Christianity and other missionaries and colonialists also branded almost all things tribal and indigenous as being signs of being uneducated. However, in this people’s renaissance period, the vesting of public persons with overtly African attire became a sign of all things respectable and regal. The work of Sonwabile Ndamase in his dressing of the Mandela family, especially Winnie Mandela, was legendary.

However, the most fascinating, and not the only one, designer was a certain Nandipha Madikiza. She ran a boutique shop and designed African clothing. It can never be forgotten that she was perhaps the first African designer to have her line feature in the department store – Sales House. Later, within the same renaissance period (around 1995-2005), the likes of Thando and Vanya Mangaliso started Sun Goddess out of their own vision and assessment of where the country was at the time. In the year 2000 Khensani Nkosi founded Stoned Cherrie its contribution into the Afrochic style and movement was monumental. At some point Stoned Cherrie was also found in Woolworths stores.

Also read: My music is very much about heritage, says songstress Simphiwe Dana

This comfort with being African extended also to other facets of the human person. In the same renaissance period Jabu Stone led the charge in trying to make more people comfortable with their African hair. The dreadlocks of old which were always seen as being dirty and as being the hairstyle for traditional healers became one of the most desired hair styles. More people from celebrities to office workers started choosing natural curly African hair and were (are) very pleased with it.

In the space of literature there was nothing as exciting as the poetry sessions which were found everywhere but most especially at the Horror Café in Newton Johannesburg. There you would find a Maakomele Manaka reciting his rousing poetry in Urban Voices sessions. Interestingly it was there where you would find a young Simphiwe Dana singing while poetry was being recited.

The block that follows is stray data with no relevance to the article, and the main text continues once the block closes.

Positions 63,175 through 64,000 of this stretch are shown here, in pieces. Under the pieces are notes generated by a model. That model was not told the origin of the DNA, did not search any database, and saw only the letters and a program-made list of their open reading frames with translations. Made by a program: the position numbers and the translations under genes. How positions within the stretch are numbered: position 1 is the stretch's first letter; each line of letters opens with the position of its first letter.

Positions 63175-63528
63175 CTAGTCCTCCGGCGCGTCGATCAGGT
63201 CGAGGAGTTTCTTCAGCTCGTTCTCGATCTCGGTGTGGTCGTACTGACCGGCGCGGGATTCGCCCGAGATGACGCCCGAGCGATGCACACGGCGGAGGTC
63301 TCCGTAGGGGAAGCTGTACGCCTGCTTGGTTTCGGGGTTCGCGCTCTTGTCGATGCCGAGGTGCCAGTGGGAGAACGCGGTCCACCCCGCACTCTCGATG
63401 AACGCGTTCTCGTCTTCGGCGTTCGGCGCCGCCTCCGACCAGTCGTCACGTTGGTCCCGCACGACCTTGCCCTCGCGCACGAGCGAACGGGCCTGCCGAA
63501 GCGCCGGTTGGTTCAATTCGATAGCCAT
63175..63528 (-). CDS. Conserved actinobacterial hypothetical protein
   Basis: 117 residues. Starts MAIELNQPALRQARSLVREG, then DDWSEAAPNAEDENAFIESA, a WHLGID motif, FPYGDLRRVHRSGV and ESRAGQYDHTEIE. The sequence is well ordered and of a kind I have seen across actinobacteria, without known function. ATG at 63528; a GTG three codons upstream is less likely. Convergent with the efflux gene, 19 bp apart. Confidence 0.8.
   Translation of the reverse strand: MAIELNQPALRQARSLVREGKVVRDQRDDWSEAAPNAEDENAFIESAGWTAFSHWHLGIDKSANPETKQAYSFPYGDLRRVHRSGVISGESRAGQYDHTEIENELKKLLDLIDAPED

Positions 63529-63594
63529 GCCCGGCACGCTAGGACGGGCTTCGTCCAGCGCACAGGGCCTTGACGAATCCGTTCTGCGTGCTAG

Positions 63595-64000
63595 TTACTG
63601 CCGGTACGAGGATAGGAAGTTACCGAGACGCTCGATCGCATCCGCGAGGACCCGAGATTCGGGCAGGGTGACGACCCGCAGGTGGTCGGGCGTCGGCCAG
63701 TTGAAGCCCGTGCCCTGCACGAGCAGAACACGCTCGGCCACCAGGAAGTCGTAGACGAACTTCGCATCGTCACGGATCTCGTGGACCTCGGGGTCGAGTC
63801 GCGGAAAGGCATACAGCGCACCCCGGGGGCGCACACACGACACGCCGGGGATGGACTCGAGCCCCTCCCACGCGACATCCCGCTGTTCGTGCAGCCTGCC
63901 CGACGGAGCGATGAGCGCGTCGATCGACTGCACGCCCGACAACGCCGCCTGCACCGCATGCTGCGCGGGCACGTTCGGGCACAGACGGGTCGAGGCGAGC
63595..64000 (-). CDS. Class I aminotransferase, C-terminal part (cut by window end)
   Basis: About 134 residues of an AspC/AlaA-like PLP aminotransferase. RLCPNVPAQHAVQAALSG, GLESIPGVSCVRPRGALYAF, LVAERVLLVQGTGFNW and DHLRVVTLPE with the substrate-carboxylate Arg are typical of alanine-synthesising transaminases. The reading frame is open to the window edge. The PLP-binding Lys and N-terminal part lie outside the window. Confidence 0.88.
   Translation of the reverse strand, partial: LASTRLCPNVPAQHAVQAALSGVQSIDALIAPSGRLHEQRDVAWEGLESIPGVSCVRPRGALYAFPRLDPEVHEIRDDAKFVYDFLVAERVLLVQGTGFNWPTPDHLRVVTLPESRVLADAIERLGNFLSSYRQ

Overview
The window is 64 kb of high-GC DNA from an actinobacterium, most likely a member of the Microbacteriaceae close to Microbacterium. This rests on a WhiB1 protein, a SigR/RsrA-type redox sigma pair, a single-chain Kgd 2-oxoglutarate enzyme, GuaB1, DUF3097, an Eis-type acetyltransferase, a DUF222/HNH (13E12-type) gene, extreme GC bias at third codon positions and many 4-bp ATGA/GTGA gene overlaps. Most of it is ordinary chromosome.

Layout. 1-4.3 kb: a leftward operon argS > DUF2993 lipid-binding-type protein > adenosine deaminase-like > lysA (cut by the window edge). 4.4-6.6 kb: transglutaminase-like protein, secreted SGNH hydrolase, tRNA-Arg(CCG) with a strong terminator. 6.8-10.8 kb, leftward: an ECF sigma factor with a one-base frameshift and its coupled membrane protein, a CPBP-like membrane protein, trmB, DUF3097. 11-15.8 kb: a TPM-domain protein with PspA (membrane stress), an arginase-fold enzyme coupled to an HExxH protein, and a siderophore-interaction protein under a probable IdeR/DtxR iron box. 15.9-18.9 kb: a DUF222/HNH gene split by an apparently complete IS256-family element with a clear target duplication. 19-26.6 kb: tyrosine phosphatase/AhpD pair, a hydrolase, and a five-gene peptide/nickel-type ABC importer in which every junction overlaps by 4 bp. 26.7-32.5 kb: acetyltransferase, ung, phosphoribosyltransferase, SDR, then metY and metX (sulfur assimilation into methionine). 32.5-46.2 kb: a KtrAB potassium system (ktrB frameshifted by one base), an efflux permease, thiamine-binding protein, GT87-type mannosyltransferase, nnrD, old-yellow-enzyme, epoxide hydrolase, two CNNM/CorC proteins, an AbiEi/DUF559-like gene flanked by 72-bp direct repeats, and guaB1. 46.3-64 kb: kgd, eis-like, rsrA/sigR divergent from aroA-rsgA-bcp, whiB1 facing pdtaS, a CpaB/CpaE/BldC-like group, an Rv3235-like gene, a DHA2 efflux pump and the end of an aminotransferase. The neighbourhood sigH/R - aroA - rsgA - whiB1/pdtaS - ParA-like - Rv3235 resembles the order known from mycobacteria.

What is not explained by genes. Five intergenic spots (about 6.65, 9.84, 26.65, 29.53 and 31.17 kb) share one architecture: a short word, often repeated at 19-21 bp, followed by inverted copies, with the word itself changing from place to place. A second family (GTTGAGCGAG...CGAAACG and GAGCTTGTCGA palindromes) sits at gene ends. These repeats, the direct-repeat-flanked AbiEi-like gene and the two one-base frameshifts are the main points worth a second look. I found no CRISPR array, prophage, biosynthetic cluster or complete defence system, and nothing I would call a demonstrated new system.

Horror Café had everything from comedy to Ragga nights and so much more. In the same period there was a fascinating group of black women poets the Feela Sistah Spoken Word Collective. This group of four ladies; Lebo Mashile, Napo Masheane, Ntsiki Mazwai and Myesha Jenkins were offing voice to so many especially the black female experience. There was not a topic they did not address in their poetry. Although there had been many poets before them whose work is monumental, what these poets in this era provided was an outlet which was positive and rooted in deep reflection.

There was also something interesting happening within the Christian churches especially the mainline churches. After a period that was steeped in Black Theology (especially during the struggle against apartheid) the work done by clerics and academics like Itumeleng Mosala, Lebamang Sebidi, Buti Tlhagale and many others, there emerged a huge movement and discussion around the question of inculturation in the Church.

Although there were many social scientists studying this topic there was also at the same time a liturgical movement within the same topic. It was interesting to watch how the organs in the Township Renaissance period seemed to subside and the African drum, ululations and percussions could now be heard in many township churches. Even the very architecture and furnishings were overtly influenced by African artistic motifs.

Something great happened between 1995 and 2005. It must be added that this renaissance decade should not just be seen in an abrupt occurrence. Every event that preceded it contributed to it. In addition it can also be said that it is not over but I am of these opinion that we are at another phase in the zeitgeist of our country.

There are also so many other contributions that happened during this period, like the contributions of the likes of YFM and others which are not mentioned in this piece but it is my hope that those who were awake enough during this period of our country will attest that we lived through a renaissance, and what a ride it was. DM

Gallery: 21 songs that are an essential part of South Africa's heritage (Provided by MSN)

2002. African classical jazz group, The Soweto String Quartet emerged during the 80's around the nucleus of the three Khamese brothers, violinists Sandile and Thami and cellist, Reuben. They formed in 1989 at the Madimba School of Music after being joined by Mahkhonsini Mnguni on viola.

2002. African classical jazz group, The Soweto String Quartet emerged during the 80's around the nucleus of the three Khamese brothers, violinists Sandile and Thami and cellist, Reuben. They formed in 1989 at the Madimba School of Music after being joined by Mahkhonsini Mnguni on viola.
© Drum/Ronnie Kweyi